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Go for it, Patriot Hills

December 9, 2010
Editorial by the Adirondack Daily Enterprise: Publisher Catherine Moore, Managing Editor Peter Crowley

It came out last week that Patriot Hills at Saranac Lake is looking at the Ampersand Bay Resort as its preferred site for a retreat and reintegration center for war veterans.

It would, without a moment's doubt, be a wonderful site for such a purpose. Set on beautiful Lower Saranac Lake, it offers an excellent balance between the refreshment of the outdoors and convenient proximity to the village. It's just a few minutes' walk or drive to downtown, but it's outside the bustle. There are various housing options in the Adirondack rustic style that many veterans would find relaxing. They could peacefully enjoy sitting on the shore or get out easily for all kinds of boating, including quick trips to the lake's numerous and lovely islands. It's very close to hiking and skiing hot spots; Dewey Mountain Recreation Center and Ampersand Mountain come to mind immediately.

The thought of Patriot Hills at Ampersand Bay reminds us of the Adirondack cure retreats of generations past, including another one specifically for veterans, the American Legion Mountain Camp on Big Tupper Lake.

Although we haven't heard anyone oppose Patriot Hills' noble goal, this news has sparked an interesting debate, in which local people are weighing the positive aspects of the move with concerns about a multimillion-dollar property leaving the town of Harrietstown's tax rolls. Patriot Hills, as a nonprofit group, would not necessarily have to pay taxes on this 28-acre property, unlike its current owner, Montgomery Court Inc.

There's a level at which it's none of our business and out of our control. If a willing private seller sells to a willing private buyer, one that happens to be a tax-exempt nonprofit group, that's just how it goes.

On the other hand, the only way Patriot Hills could buy this property would be with federal finds it doesn't have yet. That's public money, controlled by Congress members we elect, so we do have some cause and means to raise an alarm if we think the spending would be inappropriate.

But that's not the case here.

Sure, Patriot Hills may not win the grant; the federal government has plenty of other things to spend that money on. But it still wouldn't be wrong, or inappropriate, for the Defense Department to buy a property of this level of niceness - attractive lakefront, but not quite luxurious - as a place to help veterans heal the psychological wounds of war, or just transition from war zones to civilian life. We, as a nation, owe them that; they risked and sacrificed much for us.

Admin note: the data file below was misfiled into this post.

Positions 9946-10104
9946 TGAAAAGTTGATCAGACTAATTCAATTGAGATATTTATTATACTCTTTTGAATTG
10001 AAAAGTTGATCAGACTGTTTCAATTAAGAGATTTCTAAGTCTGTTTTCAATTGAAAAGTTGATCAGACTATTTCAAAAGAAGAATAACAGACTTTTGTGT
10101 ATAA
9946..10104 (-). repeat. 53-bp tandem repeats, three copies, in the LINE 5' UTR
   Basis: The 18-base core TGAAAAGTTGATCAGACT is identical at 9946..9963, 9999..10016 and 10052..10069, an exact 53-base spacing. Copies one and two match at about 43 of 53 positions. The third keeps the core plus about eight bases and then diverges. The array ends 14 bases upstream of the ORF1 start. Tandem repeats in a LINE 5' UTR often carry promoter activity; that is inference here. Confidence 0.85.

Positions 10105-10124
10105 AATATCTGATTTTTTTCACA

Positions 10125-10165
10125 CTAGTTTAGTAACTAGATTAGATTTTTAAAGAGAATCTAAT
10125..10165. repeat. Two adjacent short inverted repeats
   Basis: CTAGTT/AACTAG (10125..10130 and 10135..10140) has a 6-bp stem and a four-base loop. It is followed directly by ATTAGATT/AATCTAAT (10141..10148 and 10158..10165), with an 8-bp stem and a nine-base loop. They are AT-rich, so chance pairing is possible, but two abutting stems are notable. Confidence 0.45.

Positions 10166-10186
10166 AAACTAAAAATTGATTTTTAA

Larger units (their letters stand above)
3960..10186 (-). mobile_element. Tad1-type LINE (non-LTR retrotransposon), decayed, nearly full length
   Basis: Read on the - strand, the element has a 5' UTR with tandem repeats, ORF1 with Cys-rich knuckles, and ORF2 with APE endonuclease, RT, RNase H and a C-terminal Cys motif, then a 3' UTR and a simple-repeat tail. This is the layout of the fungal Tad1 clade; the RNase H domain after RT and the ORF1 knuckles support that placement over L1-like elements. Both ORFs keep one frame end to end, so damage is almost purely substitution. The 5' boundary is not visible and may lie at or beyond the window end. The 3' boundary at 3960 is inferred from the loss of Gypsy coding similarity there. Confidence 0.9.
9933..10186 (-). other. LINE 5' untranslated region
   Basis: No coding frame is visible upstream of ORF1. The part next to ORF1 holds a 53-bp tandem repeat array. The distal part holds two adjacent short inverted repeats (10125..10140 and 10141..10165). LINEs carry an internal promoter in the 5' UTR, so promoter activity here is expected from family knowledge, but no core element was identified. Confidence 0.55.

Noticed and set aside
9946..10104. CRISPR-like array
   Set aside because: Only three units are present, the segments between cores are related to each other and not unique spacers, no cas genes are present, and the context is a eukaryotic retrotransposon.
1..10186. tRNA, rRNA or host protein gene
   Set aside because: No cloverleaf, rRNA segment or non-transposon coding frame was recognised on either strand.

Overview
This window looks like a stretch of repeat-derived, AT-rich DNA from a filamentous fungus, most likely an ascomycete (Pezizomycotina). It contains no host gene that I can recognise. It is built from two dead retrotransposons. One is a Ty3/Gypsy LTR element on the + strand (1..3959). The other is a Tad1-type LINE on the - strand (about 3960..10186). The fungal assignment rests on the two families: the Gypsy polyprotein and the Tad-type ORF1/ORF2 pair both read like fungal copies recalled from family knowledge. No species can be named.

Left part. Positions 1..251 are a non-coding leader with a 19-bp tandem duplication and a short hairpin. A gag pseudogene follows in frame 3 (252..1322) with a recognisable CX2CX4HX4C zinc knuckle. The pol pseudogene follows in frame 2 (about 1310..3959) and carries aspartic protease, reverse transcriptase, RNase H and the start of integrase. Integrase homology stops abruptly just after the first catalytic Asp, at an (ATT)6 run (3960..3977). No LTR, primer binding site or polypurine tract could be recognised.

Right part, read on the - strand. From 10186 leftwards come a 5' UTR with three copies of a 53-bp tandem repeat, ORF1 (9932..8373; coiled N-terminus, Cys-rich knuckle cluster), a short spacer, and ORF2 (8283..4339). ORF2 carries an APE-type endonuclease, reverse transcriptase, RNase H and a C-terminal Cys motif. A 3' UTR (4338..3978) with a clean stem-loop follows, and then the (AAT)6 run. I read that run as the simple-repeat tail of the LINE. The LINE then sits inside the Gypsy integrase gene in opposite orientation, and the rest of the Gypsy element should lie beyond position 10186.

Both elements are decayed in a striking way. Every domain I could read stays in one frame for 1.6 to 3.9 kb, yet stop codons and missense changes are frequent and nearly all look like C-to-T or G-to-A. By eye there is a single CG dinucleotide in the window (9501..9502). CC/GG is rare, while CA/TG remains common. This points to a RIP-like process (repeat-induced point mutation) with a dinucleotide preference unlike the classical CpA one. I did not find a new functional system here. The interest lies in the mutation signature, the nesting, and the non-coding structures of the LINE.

This project also promises to revitalize the economy of Saranac Lake, which was originally built on curing tuberculosis and is ready for a new healing mission.

If, to serve this good cause, the town, county and school district had to give up Ampersand Bay's tax revenue, it would not be an crazy sacrifice.

The property's school tax is $34,280, and its Franklin County tax is $29,990, according to county records. The town tax, based on the 2011 rate, would be about $8,500.

Harrietstown assessed the Ampersand Bay property at $3.7 million this year, and that's what the current owner pays taxes on, even though it has inflated the asking price to an amazing $13.5 million. If Patriot Hills were to use federal funds to pay anywhere near that asking price, then yes, that would be a waste. But the tax roll would still only lose $3.7 million.

That's a substantial hole, but not a huge one. To put it in perspective, in 2009 the town's total property value dropped by $25 million just from landowners successfully challenging their assessments. Knollwood alone, also on Lower Saranac Lake, saw its assessment drop by $8.7 million.

This is all preliminary, of course, since we don't know if this deal will even work out. There are other sites. We agree with the Patriot Hills organizers that the former Camp Gabriels prison, suggested by many, would not be the right fit for such a use. But the American Management Association has been mentioned, and it might work well. Or maybe, if Trudeau Institute leaves, it could donate its lakefront property to the cause - a gesture, perhaps, to pay the community and federal government back for all they've done for it.

Nevertheless, the Ampersand Bay property sounds like the best option.

Patriot Hills leaders are also looking at a neighboring, non-waterfront property that is owned by John Zuliani and assessed at $399,700. They have mentioned the possibility of building a conference hotel - part of the Patriot Hills concept - on that undeveloped, 12.76-acre parcel. A hotel, unlike a retreat center, would be a commercial use that could be fully taxable. This might be the compromise that eases the bitterness some feel against tax-exempt property owners.

 
 

 

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